A great power rose up and reigned with terror. No lamb’s blood over the door frame could save you if you were caught. If you were accused.
In the Alcázar de los reyes cristianos, is also the tower that held the inquisition headquarters (this is usually capitalized, but I am not capitalizing). Knowing this I made a pilgrimage. I walked in with a measure of comfort at my ear – I was chatting with my mom and smiling and laughing.
I walked through the cold stone and out into a highly manicured garden. As I sat and chatted with her, a couple sat down across from me on the other side of the circle. They smiled and sat close to each other, their hands clasped whispering. Then the guy reaches into his backpack and pulls out a small box. Leaning close he hands it to her and asks her to marry him. Her face lights up, they talk low, unheard by anyone, and she puts the ring on her slender, brown, French-manicured finger. They sit and talk and laugh more for quite a while. Eventually, they get up and wander further into the garden.
This place has been transformed into a benign, pretty place to visit and spend an afternoon with friends and learn a little history if you’re a tourist.
My friend Marta, who is from Barcelona, once told me that Montjuïc was used as a prison and torture camp during the Spanish Civil War and Franco’s reign. Since then it has been turned into a place of joy. There is a beautiful carousel and the Magic Water Fountain with its choreographed water and light show that rivals the Bellagio in Las Vegas. The people took this place of horror and reclaimed it. Is this a form of geographical Teshuva?
There have been tens of thousands of people who have wandered through this Castle of the christian monarchs, and from what I can see, it holds very little binding to its past.
But I cannot bring myself to turn this place around for myself. It’s not my job in this scenario. The inquisition headquarters? Really…? The nerve center for that institution of cruelty? I have other business to attend to here.
First, I climbed the steep, stone stairs of the tower opposite my target. And when in view, I pulled out a Passover Hagaddah (the book that leads you through the Passover experience, called the seder). And I took a photo with it. I am here – I am walking freely in your house.
מיר װעלן זײ איבערלעבן
Mir veln zey iberlebn ~ We will outlive them
Try to destroy us – our beliefs, our traditions, our bodies – through terror and genocide. You will not succeed.
**Thank you to my boss, Rabbi Patrick, for suggesting this saying for the occasion**
I am here – in your house. I exist here. I am alive now. I have luxuries you could only wish for and also ones you couldn’t dream of. Heating (and cooling) whenever I want to the perfect temperature for me. A refrigerator and freezer in my kitchen. Airplanes and trains. Penicillin and ibuprofin. Timberland hiking boots that fit my feet like gloves. Shakira, Harry Styles, and podcasts. Maslow’s hierarchy of needs. Rabbi Tirzah Firestone’s Wounds into Wisdom and Resmaa Menakem’s My Grandmother’s Hands to help us learn and grow from intergenerational trauma.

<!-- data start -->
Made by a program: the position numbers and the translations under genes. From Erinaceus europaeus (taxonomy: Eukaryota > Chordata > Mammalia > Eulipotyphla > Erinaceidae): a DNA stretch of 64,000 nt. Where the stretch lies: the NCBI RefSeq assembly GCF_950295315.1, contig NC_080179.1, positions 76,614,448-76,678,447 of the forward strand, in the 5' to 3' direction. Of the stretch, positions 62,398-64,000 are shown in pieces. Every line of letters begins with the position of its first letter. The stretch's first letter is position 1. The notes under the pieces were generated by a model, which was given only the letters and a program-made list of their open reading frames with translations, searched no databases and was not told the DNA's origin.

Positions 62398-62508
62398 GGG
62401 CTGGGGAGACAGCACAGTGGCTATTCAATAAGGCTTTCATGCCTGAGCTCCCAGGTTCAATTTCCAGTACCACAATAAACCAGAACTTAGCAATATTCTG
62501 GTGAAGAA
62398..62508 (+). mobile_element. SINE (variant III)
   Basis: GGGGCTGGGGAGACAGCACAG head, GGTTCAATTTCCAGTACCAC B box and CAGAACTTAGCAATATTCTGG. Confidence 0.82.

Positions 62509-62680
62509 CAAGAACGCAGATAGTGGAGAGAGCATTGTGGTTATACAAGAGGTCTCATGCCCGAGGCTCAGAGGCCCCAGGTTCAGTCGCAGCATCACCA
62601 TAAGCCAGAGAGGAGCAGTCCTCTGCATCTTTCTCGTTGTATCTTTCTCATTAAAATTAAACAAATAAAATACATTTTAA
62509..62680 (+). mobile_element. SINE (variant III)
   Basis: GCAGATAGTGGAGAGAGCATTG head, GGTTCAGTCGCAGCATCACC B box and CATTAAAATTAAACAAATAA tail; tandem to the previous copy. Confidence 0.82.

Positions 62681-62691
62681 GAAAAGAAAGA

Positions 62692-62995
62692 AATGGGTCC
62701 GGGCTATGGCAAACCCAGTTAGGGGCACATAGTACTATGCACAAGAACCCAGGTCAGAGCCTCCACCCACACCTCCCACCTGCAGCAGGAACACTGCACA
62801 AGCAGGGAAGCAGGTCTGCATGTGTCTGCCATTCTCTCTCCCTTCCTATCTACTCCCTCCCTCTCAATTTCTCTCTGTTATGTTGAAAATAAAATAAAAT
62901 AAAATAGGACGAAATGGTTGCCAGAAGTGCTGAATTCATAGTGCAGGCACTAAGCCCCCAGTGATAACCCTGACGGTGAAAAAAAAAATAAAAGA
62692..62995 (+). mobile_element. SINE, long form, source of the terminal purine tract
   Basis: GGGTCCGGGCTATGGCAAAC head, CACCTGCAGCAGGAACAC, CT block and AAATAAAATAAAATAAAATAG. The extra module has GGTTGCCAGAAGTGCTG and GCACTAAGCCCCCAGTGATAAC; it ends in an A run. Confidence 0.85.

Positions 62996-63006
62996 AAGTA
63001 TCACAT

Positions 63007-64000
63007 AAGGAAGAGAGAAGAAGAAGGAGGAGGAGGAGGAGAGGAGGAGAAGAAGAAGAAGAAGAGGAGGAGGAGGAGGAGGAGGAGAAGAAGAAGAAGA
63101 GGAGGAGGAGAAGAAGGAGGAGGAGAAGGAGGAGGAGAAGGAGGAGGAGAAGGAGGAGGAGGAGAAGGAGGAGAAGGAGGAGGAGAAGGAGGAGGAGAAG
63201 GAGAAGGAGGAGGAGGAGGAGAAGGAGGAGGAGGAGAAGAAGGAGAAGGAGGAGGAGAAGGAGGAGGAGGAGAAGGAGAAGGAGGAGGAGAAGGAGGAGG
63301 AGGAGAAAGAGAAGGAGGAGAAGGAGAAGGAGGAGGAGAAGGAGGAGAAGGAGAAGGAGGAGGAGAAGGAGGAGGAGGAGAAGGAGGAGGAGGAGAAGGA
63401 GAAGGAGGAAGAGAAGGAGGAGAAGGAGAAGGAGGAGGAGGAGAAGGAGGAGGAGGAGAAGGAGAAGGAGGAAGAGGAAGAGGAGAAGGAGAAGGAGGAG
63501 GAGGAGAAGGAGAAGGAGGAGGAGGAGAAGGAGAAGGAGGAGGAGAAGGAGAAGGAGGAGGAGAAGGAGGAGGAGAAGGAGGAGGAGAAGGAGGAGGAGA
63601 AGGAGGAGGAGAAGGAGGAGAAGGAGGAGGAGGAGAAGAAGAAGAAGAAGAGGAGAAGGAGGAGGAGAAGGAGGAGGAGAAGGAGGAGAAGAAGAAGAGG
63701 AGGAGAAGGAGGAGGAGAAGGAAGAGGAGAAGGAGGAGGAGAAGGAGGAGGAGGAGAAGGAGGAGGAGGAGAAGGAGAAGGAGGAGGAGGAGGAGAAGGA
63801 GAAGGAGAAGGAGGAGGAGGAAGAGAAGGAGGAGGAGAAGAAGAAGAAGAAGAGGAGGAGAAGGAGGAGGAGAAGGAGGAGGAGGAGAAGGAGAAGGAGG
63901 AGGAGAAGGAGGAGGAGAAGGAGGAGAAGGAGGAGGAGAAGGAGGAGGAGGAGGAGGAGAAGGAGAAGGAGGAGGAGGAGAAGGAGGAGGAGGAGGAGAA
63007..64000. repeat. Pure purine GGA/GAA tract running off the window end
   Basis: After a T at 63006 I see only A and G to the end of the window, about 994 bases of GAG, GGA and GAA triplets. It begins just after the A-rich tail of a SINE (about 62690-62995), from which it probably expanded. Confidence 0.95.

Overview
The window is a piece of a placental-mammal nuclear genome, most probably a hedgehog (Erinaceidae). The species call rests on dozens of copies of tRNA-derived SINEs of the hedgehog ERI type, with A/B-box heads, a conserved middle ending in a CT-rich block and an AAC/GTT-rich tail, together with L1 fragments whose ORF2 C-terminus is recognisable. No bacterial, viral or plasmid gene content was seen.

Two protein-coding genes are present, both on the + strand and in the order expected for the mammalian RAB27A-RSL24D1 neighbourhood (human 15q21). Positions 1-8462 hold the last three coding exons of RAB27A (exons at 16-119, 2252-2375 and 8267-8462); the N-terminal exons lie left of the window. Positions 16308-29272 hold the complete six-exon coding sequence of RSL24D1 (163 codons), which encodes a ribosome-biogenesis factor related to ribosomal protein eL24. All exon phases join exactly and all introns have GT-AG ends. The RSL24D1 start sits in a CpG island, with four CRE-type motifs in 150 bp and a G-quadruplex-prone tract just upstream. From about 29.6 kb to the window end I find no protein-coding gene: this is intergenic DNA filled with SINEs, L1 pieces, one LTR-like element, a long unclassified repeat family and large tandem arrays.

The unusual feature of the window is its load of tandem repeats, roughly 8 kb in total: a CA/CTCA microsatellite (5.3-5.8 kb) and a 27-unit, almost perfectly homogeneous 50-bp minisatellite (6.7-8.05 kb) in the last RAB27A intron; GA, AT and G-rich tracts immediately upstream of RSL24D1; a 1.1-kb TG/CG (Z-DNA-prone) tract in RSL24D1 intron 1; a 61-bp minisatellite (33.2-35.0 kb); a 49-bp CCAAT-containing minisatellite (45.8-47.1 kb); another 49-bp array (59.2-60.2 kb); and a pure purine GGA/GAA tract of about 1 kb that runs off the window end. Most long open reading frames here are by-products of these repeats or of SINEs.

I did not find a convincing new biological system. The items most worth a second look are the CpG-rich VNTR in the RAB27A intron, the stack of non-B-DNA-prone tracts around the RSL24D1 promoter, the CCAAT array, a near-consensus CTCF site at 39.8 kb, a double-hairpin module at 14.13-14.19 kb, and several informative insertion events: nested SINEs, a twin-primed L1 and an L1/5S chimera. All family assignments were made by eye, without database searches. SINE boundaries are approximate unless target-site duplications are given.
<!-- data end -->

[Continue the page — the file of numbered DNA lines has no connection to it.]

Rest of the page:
After taking this photo, I entered the beautiful garden and found a shaded bench under an orange tree. I opened the file on my phone to the Shabbat mincha service (afternoon prayer service for the Sabbath). It’s a short and sweet prayer service, but I rarely do this so it took me a while to say everything in Hebrew, which felt important.
I spoke every prayer in that courtyard. Quietly and to myself, but still in public. I raised onto my toes at each “kadosh kadosh kadosh”. I read (in English) the Torah portion (Yitro) and the accompanying Haftarah (a reading from a book of the Prophets). I sang Aleinu out loud, and swayed as is tradition for the Mourner’s Kaddish. I said this prayer in honor of every person terrorized or murdered by the inquisition, Jewish or not.
When done, I was exhausted, hungry, and starting to feel like I’d worn out my welcome.
The complex suddenly felt like a maze closed around me with no apparent exit. I tried to get out the way I entered, but was denied. I walked amongst the placid strollers with increased panic. I remembered this is ultimately a fortress – it’s made to be difficult to pass through its thick walls. After darting back and forth I stopped in place and opened my eyes.
I scanned the wall, watched which way people were walking, spotted a security guard. I walked in that direction and through a comparatively small opening in the wall, I left.
I ran across the street to face the river. Leaned over the low wall barrier by the promenade, drank in the brown water with my eyes, and watched a cormorant sunning itself. Reminded myself that I am here now. I left. I can walk home.
I walked home. And slept.